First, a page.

What makes this disc really special are the moments when they absolutely rip through Derringer’s best mid-career songs. “Teenage Love Affair,” “Let Me In” (always Derringer’s best vocal) and the Chinn-Chapman hit “It Ain’t Funny” are on fire, while the finale of “Roll With Me,” “Back In The U.S.A.” and “Long Tall Sally” contain Derringer’s best work since the Roadwork album with Edgar Winter. The band was hot that night. Rick Derringer shows no signs of slowing down after over 35 years of rocking the world. Let this CD hold you over until he rocks your town again.

Ricky wiki

Some clips from the 2008 Derringer reunion tour.

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Blast From The Past: Edgar Winter’s White Trash

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Before Edgar Winter had his massive commercial success that began with the instrumental “Frankenstein”, he put together an amazing array of musical talent called White Trash. Blending gospel, soul, blues, funk, r&b and rock and roll, Winter’s hard-charging combo offered blazing guitar (Rick Derringer and the amazing but little-known Floyd Radford), a killer horn section and a majestic in-your-face sound that could raise the dead.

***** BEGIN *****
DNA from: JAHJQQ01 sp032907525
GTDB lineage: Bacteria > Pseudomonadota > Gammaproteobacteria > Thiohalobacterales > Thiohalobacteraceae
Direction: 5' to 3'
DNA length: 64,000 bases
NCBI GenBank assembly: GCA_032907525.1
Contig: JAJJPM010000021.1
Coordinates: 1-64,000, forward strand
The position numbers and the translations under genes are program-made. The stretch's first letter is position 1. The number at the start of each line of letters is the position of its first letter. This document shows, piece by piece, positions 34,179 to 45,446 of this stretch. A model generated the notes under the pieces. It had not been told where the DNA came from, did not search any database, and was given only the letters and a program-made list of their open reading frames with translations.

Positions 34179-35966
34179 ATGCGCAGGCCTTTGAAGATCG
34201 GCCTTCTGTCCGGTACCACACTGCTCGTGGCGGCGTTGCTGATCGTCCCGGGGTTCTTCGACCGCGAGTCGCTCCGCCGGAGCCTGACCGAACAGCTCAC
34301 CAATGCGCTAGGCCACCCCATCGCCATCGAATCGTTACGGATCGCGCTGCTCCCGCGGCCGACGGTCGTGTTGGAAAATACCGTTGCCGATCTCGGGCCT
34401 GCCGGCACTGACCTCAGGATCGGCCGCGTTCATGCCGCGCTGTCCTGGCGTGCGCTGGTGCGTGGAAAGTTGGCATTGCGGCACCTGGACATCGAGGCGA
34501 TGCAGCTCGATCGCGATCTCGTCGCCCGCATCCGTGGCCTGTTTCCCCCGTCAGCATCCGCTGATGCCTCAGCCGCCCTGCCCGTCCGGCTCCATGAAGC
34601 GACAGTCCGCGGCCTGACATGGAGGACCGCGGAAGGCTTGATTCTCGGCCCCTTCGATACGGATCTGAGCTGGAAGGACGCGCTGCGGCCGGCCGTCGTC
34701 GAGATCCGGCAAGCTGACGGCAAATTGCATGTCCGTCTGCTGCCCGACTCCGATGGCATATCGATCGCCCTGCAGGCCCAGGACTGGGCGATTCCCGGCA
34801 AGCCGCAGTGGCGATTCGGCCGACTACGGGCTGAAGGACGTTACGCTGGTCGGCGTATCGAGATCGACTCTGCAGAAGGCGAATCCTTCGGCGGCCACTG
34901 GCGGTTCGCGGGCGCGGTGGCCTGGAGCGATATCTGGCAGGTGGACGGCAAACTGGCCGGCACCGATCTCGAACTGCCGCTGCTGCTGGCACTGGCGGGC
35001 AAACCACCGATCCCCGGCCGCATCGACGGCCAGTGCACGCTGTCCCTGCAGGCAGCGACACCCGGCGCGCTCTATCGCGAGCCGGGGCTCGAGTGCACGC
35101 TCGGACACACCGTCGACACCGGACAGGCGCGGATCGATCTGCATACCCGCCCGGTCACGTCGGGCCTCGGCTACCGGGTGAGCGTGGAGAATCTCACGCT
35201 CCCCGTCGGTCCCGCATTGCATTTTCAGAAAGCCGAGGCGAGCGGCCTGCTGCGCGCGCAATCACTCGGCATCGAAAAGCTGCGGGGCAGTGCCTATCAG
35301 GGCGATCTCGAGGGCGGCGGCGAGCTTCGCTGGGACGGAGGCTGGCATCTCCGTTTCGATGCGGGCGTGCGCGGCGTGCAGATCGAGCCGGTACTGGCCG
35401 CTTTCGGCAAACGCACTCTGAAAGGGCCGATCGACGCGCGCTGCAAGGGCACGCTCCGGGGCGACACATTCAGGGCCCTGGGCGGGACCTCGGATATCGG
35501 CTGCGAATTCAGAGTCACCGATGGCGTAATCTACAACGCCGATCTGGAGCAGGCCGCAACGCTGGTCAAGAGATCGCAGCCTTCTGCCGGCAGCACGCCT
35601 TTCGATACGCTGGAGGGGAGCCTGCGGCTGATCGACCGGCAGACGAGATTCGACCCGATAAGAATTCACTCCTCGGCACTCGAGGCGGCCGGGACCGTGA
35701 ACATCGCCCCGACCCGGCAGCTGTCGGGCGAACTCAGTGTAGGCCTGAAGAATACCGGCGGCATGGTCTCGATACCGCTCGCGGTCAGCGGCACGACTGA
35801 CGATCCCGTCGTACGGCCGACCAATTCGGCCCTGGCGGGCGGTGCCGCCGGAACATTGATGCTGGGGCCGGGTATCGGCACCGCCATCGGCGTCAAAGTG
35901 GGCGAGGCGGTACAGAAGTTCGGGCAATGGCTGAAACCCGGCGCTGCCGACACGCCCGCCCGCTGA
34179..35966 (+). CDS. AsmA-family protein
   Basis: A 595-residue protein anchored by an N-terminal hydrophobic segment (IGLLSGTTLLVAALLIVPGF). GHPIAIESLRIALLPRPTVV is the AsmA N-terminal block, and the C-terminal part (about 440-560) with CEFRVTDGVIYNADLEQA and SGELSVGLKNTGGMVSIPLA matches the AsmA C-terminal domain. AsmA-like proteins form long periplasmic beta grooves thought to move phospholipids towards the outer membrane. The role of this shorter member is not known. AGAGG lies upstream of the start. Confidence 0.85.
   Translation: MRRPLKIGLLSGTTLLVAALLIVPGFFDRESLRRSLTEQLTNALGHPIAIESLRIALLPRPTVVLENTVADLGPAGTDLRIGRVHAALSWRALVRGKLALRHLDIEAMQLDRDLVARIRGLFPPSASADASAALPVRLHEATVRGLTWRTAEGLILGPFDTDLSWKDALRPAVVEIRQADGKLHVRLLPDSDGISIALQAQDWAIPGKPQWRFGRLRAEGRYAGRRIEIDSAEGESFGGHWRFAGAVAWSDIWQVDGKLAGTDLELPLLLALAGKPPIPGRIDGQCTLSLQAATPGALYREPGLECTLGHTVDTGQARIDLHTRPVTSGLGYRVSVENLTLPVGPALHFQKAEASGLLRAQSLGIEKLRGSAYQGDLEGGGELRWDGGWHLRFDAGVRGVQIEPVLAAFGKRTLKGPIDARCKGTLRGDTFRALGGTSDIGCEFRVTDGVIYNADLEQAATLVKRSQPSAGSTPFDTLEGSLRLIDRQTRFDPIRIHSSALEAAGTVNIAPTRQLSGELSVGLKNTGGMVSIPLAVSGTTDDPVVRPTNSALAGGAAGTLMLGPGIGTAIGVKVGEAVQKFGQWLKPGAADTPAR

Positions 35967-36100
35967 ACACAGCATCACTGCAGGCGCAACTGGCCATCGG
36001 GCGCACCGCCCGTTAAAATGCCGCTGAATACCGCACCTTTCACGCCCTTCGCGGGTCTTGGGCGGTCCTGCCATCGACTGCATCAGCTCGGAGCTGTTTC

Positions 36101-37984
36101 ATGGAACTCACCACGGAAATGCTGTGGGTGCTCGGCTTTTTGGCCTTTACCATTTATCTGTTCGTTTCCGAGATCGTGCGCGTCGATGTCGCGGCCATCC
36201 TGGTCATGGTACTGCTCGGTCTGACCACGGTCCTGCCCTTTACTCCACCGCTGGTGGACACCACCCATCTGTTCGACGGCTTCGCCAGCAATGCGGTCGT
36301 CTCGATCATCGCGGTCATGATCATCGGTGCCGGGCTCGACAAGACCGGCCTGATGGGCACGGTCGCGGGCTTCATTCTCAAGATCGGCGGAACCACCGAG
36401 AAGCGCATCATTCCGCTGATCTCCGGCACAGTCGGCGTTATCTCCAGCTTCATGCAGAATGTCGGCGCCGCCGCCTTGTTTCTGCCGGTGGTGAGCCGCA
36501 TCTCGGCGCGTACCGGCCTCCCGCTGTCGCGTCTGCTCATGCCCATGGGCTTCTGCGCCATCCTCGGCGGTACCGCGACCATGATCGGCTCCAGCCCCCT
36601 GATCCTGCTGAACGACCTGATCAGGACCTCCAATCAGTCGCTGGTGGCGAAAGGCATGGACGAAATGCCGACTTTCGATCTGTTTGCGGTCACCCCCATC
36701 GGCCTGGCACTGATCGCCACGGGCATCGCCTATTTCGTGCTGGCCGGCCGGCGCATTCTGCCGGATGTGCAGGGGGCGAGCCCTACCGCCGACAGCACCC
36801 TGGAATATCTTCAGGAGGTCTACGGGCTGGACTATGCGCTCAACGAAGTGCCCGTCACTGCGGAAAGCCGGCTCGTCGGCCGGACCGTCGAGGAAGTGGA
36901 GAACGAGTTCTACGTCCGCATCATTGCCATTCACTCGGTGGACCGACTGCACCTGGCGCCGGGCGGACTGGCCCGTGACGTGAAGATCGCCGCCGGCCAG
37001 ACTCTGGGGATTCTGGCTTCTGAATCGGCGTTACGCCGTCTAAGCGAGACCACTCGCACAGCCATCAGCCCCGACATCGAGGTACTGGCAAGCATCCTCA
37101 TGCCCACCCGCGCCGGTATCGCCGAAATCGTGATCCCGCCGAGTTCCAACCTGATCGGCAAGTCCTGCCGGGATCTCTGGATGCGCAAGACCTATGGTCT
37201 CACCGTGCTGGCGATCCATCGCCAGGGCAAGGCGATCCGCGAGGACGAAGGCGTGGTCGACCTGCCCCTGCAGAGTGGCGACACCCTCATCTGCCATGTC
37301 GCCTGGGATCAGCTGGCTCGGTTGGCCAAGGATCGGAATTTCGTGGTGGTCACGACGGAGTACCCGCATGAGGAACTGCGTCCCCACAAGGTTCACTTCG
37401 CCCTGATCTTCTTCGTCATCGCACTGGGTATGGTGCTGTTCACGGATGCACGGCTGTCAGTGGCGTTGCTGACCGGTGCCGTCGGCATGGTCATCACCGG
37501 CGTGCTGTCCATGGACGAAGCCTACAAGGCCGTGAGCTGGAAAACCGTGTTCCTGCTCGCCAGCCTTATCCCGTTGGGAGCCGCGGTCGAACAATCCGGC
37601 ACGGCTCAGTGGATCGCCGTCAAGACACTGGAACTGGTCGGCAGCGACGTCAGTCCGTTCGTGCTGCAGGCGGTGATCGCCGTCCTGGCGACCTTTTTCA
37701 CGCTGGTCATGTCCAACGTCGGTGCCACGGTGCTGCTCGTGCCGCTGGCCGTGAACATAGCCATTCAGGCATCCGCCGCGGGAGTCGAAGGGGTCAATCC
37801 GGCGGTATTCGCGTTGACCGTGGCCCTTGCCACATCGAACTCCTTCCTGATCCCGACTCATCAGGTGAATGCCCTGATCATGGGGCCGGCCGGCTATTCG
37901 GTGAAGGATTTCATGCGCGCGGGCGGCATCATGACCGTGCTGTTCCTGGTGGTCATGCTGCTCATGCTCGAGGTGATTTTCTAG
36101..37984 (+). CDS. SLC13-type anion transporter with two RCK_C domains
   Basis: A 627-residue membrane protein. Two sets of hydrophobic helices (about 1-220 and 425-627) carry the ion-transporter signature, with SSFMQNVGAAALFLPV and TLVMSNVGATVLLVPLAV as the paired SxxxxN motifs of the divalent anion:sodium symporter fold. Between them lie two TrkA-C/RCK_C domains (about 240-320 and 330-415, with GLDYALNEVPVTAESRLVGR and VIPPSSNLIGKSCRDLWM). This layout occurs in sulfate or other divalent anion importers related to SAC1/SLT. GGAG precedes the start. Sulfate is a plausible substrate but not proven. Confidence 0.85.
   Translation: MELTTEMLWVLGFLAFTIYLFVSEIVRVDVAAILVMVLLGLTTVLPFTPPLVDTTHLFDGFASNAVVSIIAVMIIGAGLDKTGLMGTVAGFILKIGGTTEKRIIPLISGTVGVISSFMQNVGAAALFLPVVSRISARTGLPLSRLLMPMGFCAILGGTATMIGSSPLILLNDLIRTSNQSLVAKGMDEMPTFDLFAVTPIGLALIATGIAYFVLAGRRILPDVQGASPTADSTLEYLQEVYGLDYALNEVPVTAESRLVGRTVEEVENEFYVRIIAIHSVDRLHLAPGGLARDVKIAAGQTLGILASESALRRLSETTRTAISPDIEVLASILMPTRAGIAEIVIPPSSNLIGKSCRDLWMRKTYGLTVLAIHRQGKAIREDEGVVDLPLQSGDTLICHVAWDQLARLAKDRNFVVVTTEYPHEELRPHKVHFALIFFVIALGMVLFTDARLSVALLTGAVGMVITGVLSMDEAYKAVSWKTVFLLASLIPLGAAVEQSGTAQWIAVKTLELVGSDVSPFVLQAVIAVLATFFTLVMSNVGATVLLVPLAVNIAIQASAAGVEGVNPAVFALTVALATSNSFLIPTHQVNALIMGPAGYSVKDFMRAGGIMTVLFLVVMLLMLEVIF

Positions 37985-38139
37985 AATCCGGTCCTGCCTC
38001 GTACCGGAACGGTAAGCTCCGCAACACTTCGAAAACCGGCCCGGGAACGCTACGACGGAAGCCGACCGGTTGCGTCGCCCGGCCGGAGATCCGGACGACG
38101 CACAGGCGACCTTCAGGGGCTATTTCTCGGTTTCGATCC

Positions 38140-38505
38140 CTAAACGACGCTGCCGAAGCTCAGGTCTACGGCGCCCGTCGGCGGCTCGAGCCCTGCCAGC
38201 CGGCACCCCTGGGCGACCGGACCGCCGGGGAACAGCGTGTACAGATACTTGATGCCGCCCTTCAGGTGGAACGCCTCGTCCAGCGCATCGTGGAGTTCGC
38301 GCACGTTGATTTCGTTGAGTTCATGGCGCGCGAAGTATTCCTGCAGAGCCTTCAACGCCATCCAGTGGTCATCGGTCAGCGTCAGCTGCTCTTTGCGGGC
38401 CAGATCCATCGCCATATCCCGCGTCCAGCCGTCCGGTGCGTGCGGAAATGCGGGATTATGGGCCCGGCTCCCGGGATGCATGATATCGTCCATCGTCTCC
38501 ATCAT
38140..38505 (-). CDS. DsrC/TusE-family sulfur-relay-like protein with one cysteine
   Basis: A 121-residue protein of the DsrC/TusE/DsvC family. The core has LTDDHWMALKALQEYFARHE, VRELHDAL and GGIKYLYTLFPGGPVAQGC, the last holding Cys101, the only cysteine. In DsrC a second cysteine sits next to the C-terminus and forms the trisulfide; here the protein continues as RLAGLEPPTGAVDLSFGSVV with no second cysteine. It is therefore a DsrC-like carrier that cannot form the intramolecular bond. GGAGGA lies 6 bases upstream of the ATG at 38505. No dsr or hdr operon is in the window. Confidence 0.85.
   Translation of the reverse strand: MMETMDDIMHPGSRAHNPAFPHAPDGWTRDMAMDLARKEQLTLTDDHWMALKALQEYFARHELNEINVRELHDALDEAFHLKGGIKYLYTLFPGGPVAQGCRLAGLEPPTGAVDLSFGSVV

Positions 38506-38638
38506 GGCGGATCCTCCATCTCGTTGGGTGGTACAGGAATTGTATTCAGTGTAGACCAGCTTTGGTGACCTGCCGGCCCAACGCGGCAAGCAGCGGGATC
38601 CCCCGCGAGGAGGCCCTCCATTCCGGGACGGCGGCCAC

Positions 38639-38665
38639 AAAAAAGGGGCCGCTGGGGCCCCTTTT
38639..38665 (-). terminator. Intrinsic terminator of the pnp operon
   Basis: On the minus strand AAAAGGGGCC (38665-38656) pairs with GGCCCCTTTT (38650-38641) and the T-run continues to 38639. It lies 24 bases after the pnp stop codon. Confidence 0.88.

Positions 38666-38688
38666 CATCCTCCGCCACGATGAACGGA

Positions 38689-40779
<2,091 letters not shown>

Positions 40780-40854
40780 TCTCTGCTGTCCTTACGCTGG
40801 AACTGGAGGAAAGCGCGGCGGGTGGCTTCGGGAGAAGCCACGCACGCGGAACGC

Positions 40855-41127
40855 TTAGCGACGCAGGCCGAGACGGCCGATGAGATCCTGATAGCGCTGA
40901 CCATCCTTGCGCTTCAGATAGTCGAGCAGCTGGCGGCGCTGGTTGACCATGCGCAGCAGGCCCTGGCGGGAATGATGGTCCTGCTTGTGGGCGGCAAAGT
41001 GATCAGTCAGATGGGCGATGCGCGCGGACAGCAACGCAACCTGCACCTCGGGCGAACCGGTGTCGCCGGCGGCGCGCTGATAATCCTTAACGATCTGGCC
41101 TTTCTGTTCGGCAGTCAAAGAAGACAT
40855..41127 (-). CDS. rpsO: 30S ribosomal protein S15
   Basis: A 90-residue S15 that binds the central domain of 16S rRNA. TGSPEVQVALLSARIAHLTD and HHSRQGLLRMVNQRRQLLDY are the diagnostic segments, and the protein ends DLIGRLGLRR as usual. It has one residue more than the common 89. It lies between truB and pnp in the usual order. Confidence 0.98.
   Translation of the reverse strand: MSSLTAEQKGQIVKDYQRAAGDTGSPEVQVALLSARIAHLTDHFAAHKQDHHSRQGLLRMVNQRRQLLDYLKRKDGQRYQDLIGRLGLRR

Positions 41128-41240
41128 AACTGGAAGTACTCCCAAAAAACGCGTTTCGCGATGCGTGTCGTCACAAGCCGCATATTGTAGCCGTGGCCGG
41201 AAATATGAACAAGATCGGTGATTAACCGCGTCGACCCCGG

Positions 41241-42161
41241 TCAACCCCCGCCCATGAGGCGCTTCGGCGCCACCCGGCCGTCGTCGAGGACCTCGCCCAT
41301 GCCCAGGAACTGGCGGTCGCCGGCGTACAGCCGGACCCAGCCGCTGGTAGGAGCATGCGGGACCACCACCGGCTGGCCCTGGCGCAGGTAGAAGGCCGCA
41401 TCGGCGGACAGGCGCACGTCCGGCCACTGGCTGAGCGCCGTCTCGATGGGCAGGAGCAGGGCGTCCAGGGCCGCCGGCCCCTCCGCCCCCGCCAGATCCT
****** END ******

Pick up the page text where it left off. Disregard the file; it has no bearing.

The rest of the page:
The first studio album was a classic and the reunion record enjoyable, but the live album Roadwork is one of the best concert discs ever made. Jerry LaCroix and Edgar Winter handle most of the vocals, and you’re unlikely to find two better throaty shouters . The song selection includes classic like “Tobacco Road” and “I Can’t Turn You Loose” in addition to material from Rick Derringer and the Winter brothers.

And ah, yes, that wonderful moment when Edgar introduces the surprise guest, brother Johnny – out of rehab and back on the stage with a vengeance. I wish I had been there; I imagine there were tears flowing down the faces of those wildly applauding. Derringer, too, was amazing – he has rarely sounded better than he is here ripping through Chuck Berry’sBack in the U.S.A.” – listen to that tone!

The original album was a two-disc set in a gatefold sleeve, so that frightening photo of Edgar on the cover was even larger than it is now on CD. (Hey, it was the 70s!). If you can find the LP, do so, because this is an example of what people mean by the “warmth of vinyl”. But get it however you can and play it loud.

(If you aren’t going to plunk down the seven dollars on good faith, then listen to more clips here.)